Congress lags behind in naming city candidates

Congress lags behind in naming city candidates

All the eyes in Delhi may be on the Congress for its list of Lok Sabha candidates but the party seems to be in no rush to reveal its cards ahead of a triangular parliamentary election fight.

The BJP and AAP have announced seven names each for the contest.
Even if the names of the Congress candidates have not been announced, party leaders on Sunday indicated that they were already working on wooing voters.
“There is no hurry to announce the Delhi nominees,” said Chief Spokesman of Delhi Congress Mukesh Sharma.

“We are not losing anything even if the names have not been announced yet,” he said, adding that district level party workers have already been activated to connect with voters.

He said announcement of names will just be a formality and have no bearing on the performance of the Congress, which currently occupies all the seven Lok Sabha seats.
While the BJP and the Aam Aadmi Party have already announced their line-ups for the April 10 election, the Congress is yet to reveal the names of its nominees.

The Congress held primaries for New Delhi and North-East Seats and sitting MPs Ajay Maken and J P Agarwal won these contests. Their nominations are almost final.
The party may reconsider renominating all the other five candidates some of whom were found to have become unpopular during an internal survey held by the Congress.

Congress leaders said to party’s traditional voters the name of a constituency’s candidate did not really matter. “We get votes for the work our governments do, individual names do not make much difference,” said a party leader.

Sources said the Congress is using the time before the filing of nominations to establish link with about 30 categories of voters who were considered its traditional vote bank in the city but deserted the party during the 2013 Assembly polls.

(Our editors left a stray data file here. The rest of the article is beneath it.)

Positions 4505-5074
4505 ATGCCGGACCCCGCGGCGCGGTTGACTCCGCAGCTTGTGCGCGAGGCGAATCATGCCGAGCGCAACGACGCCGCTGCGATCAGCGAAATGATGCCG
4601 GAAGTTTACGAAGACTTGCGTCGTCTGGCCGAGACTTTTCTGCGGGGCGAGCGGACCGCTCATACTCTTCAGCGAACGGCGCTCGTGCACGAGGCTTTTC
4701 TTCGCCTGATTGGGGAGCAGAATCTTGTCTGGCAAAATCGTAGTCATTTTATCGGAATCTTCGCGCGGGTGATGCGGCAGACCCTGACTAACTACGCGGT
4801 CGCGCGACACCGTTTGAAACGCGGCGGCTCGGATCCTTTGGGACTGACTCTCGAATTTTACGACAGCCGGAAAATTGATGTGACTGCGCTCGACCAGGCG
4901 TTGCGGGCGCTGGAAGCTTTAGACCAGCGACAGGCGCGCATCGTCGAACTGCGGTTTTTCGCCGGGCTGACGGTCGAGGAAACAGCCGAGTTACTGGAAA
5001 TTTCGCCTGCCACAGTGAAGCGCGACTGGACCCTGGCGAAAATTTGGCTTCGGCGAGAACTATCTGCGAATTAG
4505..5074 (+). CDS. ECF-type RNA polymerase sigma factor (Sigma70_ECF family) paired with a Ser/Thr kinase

After Holi, district level Congress leaders will establish link with voters from people who belong to categories like slum dwellers, unauthorised colonies, construction workers, barbers and autorickshaw drivers. “Over 10 lakh individuals who belong to these 30 categories would be contacted, informed about Congress policies and convinced to back the Congress in Lok Sabha elections,” said a party leaders.

Each of these 10 lakh voters will have the ability to influence at least five other voters – including their family members – to support the Congress.

Sources said labourers working in the city’s construction sector number around two lakh. The 30 categories of voters that the Congress is eyeing to win over include domestic help, washermen, sanitation workers, vegetable vendors or workers of wholesale vegetable markets, bus drivers, conductors, truck and taxi drivers and cleaners of commercial vehicles, among others.